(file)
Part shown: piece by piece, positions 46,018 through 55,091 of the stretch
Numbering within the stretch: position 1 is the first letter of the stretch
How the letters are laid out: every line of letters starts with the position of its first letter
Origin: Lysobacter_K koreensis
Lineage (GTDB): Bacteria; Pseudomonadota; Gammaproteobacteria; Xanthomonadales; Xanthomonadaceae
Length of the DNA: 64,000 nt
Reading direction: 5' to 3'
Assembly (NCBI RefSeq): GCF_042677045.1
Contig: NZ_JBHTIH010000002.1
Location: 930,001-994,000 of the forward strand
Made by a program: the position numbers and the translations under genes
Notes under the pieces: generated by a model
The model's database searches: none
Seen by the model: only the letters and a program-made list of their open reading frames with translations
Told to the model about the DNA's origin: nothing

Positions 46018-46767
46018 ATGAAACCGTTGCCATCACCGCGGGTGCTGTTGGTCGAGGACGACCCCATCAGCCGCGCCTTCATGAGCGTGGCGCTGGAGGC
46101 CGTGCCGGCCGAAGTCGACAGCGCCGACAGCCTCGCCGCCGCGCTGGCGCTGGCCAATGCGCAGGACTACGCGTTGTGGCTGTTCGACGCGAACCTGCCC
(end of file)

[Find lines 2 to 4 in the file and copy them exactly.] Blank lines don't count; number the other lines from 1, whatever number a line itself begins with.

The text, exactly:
Numbering within the stretch: position 1 is the first letter of the stretch
How the letters are laid out: every line of letters starts with the position of its first letter
Origin: Lysobacter_K koreensis